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Over time, people with dementia will need more and more help with daily tasks. These include eating meals, taking medications, and getting enough exercise. They also include personal care needs, such as bathing and dressing. To reduce stress, make these activities part of a routine. Ask family and friends to lend a hand. And be aware that your loved one’s abilities can change from day to day. If you have problems meeting your loved one’s needs, it’s time to get help. Talk to a social worker or local support agency—such as a local Alzheimer’s Association chapter.
Regular activity is good for your loved one’s body and mind. It may even help slow the progression of the disease. Keep to your loved one’s old routines when possible. It also helps to:
Do things together. Go for a walk, garden, or bake a cake. Basic, repetitive activities are good choices.
Be active as often as possible. This releases pent-up energy, which can reduce restlessness and improve sleep.
Include social activities. Take your loved one to see friends and family. But try to keep things simple. Loud noises, crowds, or too many people talking at once can be upsetting.
Be sure all prescribed medications are taken as directed. These tips can help:
Provide supervision if your loved one cannot safely take medications alone.
Set a routine so medications are taken at the same time each day.
Ensure that ALL medications are taken. A pillbox can help you keep track.
Plan ahead. Be sure to refill prescriptions before they run out.
At mealtime, serve healthy foods with plenty of fluids. These tips can also help:
Keep meals simple. Too many choices can be overwhelming. Try to maintain a calm, quiet atmosphere while you eat.
Place healthy snacks, such as fresh fruit, out where they can be seen.
Watch eating habits. People with dementia may eat too little or too much. Talk to the doctor if you have concerns.
Try finger foods if regular meals become too difficult for your loved one to eat.
People with dementia may have trouble choosing what to wear. It’s OK if clothes don’t always match. But if help is needed:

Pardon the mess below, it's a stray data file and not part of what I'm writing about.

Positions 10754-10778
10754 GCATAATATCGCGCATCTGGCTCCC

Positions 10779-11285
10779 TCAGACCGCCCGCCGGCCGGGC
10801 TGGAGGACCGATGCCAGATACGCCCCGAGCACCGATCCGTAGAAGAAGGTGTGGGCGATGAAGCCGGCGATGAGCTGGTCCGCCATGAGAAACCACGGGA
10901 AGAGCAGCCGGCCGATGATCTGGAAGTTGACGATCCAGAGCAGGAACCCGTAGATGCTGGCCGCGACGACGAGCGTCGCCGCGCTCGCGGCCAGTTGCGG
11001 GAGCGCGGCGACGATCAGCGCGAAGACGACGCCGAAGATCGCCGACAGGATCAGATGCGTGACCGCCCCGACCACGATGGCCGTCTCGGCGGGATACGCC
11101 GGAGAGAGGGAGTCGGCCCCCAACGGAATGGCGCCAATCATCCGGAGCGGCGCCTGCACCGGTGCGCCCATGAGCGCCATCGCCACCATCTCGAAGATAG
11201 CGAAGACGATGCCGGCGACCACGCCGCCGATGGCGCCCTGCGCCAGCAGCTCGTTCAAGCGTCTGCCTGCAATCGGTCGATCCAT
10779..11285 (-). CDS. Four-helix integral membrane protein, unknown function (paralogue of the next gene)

Choose clothing that is easy to put on and take off. Use Velcro shoes or slippers.
Lay out a fresh outfit each day. Place clothes in the order they should be put on.
If more help is needed, hand over clothing items one at a time. Explain how each item should be put on.
Put dirty clothes away so they’re not worn again.
Getting your loved one to bathe can be a real challenge. Try these tips:
Treat bathing as a routine activity. But be flexible. A daily bath is probably unrealistic.
Prepare bath items ahead of time, and be sure to test the water temperature.
Avoid leaving your loved one alone in the bath or shower.
Try visiting a barbershop or beauty salon for help with hair washing, hair styling, and shaving.
In later stages, dementia patients may develop incontinence (trouble controlling the bladder or bowel). To ease problems:
Set a routine for using the toilet (for example, every 3 hours) and stick to it.
Limit beverages before bedtime to prevent accidents. A bedside commode may also help.
Be understanding if accidents happen. Your loved one may be as upset as you.
Talk to a doctor if incontinence develops suddenly. It may signal other health issues that can be treated.
Call the doctor if you notice a sudden change in your loved one’s behavior or emotions. These changes may be due to dementia. But they could also signal other health problems that can be treated.
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